July 1, 2016
For Cornell University robotics professor Guy Hoffman, new devices demand new engineering approaches. Case in point, a new robotic smart home interface, called Vyo, that he and his colleagues created in collaboration with Korean telecommunications company SK Telecom. Rather than merely a touch screen or smartphone app, the interface takes an unusual form: A social robot. Their design process took an equally unusual turn.
A New Vision for Robots
Hoffman’s vision of robots in the home does not include “little white astronauts,” as he calls the conventional notion of how domestic robots should look. Instead, he says, such robots should “do justice to the term ‘home,’” and blend in with their surroundings, looking more like appliances or pieces of furniture, and behaving in non-human but also decidedly non-robotic ways. “Robots are not human and they’re not to be confused with humans,” Hoffman says. “A natural interface does not mean a human-like interface.”
He and his collaborator, Oren Zuckerman, got a chance to put this vision to the test when managers from SK Telecom approached them in early 2015 to create a new device for the home that would fit in with the company’s strategy for innovation. After considering a number of possibilities presented by Hoffman—who was then co-director of the Media Innovation Lab at the Interdisciplinary Center Herzliya in Israel—the company selected the Vyo concept for development.
The completed robot prototype stands about a foot tall and weighs about 4 lbs. Its glossy white finish evokes the home appliances it was designed to control. It consists of a flat base on which a user places physical icons, or phicons, representing different appliances that the robot can control. An articulate head peers down intently with a single eye-like circle at the icons, and bobs to acknowledge spoken commands and queries. To adjust the setting of an appliance, a heater for example, the user slides the icon on the tray and sees the adjustments being made on a screen embedded in the top of the robot’s “head.”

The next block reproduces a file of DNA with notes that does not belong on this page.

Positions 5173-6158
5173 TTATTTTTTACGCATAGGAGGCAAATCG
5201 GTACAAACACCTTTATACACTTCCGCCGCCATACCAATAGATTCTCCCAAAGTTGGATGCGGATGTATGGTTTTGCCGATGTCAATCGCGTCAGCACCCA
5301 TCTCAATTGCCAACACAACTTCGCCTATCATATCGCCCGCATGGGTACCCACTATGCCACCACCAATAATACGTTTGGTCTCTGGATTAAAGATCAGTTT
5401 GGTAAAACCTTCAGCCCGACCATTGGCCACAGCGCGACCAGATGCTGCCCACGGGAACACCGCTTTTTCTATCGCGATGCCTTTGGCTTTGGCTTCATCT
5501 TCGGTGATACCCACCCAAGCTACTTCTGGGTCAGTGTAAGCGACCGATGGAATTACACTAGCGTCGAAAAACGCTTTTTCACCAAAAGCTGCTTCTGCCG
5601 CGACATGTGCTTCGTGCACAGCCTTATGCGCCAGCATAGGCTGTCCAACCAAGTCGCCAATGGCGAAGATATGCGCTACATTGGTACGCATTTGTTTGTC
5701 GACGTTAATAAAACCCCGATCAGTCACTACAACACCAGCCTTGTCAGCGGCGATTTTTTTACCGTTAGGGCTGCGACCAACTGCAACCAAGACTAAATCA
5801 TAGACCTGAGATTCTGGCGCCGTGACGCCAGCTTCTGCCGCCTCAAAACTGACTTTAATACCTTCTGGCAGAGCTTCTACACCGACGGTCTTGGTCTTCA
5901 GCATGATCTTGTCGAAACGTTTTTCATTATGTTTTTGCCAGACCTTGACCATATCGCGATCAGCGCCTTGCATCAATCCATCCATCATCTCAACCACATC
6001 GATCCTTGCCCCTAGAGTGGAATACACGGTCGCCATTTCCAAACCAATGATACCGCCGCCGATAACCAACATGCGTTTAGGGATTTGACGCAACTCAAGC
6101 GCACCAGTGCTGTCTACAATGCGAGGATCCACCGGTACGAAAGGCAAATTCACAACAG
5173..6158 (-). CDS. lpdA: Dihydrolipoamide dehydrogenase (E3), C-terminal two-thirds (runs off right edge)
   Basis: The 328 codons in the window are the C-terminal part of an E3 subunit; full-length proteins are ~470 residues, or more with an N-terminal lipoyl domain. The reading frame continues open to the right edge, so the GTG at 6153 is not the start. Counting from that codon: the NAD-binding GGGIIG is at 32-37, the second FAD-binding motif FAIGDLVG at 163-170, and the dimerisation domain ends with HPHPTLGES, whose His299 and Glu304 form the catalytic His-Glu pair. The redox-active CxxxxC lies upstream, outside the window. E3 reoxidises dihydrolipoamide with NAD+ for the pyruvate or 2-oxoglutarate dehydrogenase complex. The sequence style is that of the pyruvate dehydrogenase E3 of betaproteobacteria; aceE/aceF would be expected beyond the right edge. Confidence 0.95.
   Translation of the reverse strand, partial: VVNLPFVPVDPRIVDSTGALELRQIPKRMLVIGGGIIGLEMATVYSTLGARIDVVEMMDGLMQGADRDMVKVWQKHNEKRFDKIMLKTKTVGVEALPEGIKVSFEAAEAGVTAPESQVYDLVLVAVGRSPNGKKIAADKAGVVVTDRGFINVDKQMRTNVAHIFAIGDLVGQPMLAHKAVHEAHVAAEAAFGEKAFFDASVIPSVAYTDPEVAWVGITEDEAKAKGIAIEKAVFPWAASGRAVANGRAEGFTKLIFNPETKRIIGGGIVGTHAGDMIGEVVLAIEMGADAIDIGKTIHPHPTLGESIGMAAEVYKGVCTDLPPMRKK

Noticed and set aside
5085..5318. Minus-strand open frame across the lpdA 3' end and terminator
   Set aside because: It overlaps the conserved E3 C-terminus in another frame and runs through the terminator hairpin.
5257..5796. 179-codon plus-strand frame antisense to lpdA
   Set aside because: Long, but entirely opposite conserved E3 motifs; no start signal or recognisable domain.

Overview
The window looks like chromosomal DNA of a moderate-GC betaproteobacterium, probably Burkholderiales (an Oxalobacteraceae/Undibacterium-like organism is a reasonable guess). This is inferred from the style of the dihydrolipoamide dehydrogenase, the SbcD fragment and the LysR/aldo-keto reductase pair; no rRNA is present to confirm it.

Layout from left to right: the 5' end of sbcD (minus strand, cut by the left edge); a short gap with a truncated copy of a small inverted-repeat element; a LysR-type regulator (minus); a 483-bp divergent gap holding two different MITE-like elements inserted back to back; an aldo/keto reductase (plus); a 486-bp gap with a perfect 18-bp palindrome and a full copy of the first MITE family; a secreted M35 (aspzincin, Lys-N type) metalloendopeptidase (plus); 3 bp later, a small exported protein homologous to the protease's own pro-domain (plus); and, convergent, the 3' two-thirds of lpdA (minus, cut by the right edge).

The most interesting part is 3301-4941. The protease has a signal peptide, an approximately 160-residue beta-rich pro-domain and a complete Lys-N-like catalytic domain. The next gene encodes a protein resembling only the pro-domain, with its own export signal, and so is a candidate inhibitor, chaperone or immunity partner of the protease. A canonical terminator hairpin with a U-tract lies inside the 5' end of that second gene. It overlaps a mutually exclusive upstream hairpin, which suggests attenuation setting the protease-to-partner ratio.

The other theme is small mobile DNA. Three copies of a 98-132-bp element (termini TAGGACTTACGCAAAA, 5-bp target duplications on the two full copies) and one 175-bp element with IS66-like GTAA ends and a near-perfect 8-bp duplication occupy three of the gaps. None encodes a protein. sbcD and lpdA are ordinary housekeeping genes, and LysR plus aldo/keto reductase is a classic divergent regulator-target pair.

For design inspiration, Hoffman drew from the appearance of a microscope he saw in a school supply store window, which he iterated in a series of sketches that he made on an iPad. The iPad sketches were a departure for Hoffman, who had previously used paper for concept sketches. “I very quickly found out that it makes me very productive,” he says of iPad sketching. “I ended up doing a lot of sketches in a short amount of time. Also, they’re much easier to share with my collaborators.”
Next came a series of exploratory animations made with Blender, an open-source animation software. These animation sketches helped the team make choices about where to place the motors that would animate the robot. “The placement of the motors affects the personality of the robot even when it is doing the same movements,” says Hoffman.
Hoffman and his team—which included research assistants Michal Luria and Benny Megidish along with co-principal investigator Oren Zuckerman, and SK Telecom project manager Sung Park—also looked beyond the lab to achieve Vyo’s lifelike movements. It was here that the team’s process took a decidedly unorthodox turn.
To further refine the kind of interaction that Hoffman was looking for—where the robot bows differentially and invites interaction with non-verbal communication—the team recruited specialists in disciplines not normally associated with robotics. Actors, for example.